Let’s look at what the executive order actually says about the exchange of money:

No funds shall be awarded to any person who knowingly, for valuable consideration, purchases or sells embryonic or cadaveric fetal tissue for research purposes. For the purposes of this paragraph, payment of customary medical charges for the removal, processing, disposal, preservation, quality control, storage, transplantation, or implantation of the tissue does not constitute valuable consideration. This paragraph does not prohibit reimbursement for removal, storage, or transportation of embryonic fetal tissue for research purposes pursuant to this Executive Order.

Department rules shall limit payments for the purchase of stem cells or stem cell lines to reasonable payment for removal, processing, disposal, preservation, quality control, storage, transplantation, implantation, or legal transaction or other administrative costs associated with these medical procedures and shall specifically include any required payments for medical or scientific technologies, products, or processes for royalties, patent, licensing fees, or other costs for intellectual property.

Most reasonable people will recognize this wording as allowing for “payment” for the acquisition of human embryos.

Perhaps Ruethling did not properly research her report. Perhaps she did not read the entire executive order. Perhaps she doesn’t know embryonic stem cell research is not illegal. Perhaps she does not know the difference between reproductive and therapeutic cloning. Perhaps she does not know what “valuable consideration” is. Perhaps her bias is showing. I do not know. I do know that she does her readers a disservice.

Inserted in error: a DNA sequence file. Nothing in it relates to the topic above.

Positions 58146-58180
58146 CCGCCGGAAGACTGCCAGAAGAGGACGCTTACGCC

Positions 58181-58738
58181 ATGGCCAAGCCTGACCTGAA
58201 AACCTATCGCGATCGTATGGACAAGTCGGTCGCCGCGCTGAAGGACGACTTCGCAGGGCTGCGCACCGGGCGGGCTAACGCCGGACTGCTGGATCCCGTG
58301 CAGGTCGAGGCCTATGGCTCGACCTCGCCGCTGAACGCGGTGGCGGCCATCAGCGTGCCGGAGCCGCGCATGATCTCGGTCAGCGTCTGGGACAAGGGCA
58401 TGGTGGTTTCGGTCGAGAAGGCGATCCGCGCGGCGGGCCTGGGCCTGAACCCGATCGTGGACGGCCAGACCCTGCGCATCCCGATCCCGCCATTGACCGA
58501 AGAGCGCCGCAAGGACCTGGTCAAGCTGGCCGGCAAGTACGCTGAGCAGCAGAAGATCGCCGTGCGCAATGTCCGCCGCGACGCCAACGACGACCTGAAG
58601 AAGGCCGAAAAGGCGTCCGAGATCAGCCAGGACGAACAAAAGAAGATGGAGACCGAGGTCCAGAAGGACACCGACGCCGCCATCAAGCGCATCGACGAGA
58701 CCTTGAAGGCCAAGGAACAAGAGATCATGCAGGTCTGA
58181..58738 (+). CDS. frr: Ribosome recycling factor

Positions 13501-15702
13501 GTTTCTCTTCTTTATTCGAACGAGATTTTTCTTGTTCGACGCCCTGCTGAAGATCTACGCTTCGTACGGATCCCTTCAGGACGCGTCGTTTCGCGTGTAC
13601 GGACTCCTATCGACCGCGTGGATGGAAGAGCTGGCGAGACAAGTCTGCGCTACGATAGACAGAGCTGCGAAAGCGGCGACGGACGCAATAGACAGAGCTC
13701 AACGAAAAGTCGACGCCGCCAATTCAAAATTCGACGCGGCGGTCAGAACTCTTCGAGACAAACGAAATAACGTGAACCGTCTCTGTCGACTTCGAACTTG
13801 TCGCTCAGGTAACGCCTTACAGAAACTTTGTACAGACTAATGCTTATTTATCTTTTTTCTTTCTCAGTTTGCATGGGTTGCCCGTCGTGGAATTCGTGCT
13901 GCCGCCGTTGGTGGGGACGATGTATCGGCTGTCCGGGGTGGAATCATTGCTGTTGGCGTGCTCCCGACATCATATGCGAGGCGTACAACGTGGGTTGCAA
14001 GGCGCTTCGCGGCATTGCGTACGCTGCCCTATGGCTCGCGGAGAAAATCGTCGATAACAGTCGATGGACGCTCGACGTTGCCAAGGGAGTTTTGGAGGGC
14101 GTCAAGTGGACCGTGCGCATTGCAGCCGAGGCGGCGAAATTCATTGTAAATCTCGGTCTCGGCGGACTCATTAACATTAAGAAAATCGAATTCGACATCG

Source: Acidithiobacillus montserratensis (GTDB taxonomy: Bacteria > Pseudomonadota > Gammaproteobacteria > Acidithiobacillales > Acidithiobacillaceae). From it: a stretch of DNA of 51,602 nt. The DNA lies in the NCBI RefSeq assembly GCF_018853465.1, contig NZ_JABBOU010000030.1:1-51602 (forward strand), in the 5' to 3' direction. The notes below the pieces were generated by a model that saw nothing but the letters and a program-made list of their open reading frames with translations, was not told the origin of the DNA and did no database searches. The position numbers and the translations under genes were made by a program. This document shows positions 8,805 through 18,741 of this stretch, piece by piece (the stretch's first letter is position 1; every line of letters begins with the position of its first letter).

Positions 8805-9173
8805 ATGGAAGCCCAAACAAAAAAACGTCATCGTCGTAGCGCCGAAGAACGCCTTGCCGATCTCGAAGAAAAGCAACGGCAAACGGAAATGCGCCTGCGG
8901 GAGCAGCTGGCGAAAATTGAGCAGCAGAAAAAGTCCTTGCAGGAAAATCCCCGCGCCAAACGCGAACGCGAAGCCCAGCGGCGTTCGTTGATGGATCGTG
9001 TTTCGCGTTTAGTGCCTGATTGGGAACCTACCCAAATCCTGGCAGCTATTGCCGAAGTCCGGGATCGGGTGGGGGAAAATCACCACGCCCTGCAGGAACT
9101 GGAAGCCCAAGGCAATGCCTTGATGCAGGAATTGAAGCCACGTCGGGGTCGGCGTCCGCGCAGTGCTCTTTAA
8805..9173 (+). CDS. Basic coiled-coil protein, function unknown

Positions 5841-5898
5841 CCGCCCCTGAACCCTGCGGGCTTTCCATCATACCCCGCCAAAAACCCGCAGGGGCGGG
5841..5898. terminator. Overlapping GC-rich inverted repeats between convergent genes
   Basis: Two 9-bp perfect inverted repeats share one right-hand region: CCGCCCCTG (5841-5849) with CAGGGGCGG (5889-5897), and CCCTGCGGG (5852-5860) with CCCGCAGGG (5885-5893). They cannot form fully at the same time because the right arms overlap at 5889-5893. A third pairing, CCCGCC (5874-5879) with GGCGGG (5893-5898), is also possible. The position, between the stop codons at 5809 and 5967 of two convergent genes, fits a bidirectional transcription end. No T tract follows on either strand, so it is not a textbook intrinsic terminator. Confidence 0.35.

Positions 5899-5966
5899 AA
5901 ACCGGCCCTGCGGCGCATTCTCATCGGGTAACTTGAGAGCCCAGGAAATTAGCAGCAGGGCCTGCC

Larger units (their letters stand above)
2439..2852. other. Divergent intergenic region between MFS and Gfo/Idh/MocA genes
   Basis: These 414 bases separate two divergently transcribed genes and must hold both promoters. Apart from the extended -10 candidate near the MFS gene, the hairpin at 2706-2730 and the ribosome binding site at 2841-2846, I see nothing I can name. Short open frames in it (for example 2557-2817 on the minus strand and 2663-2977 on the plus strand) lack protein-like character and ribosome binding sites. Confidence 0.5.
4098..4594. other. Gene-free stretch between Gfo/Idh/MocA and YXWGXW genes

The Associated Press (AP)—which describes itself as the “backbone of the news and information industry since its creation in 1848”—has this to say about people who are opposed to Blagojevich’s Illinois Regenerative Medicine Institute: “Opponents of stem-cell research believe it is immoral because it destroys an embryo, which many consider [emphasis added] to be human life.”

Writing for the Chicago Tribune, John Chase follows this same subtle, pejorative tactic: “ . . . somatic cell nuclear transfer—is considered cloning by the Roman Catholic Church.” Chase further opines, “opponents believe creating embryonic stem cells is akin to cloning and destroying them during research is ending a potential [emphasis added] human life.”

These examples of the oh-so-typical use of semantic gymnastics would be laughable if the situation were not so serious. Does the AP want its readers to believe that human embryos are not human life? Does Chase want his readers to think that those people who oppose embryonic stem cell research and cloning (typically the same ones who oppose abortion) are ignorant and non-thinking? Contrary to Chase’s assertion, the Catholic Church does not “consider” somatic cell nuclear transfer to be cloning. The Catholic Church knows that somatic cell nuclear transfer is cloning. Furthermore, we do not believe that “creating embryonic stem cells is akin to cloning.” We know the difference between human embryos and human clones. We know that creating embryos to destroy them for their stem cells is an affront to human dignity.

Secondly, we do not believe that “destroying [human embryos] is ending a potential human life.” We know that destroying human embryos ends actual human life because we know that human life begins at fertilization— science has clearly demonstrated that fact.

We also know that we cannot rely on the dominant media culture for truth in reporting.

Copyright, 2005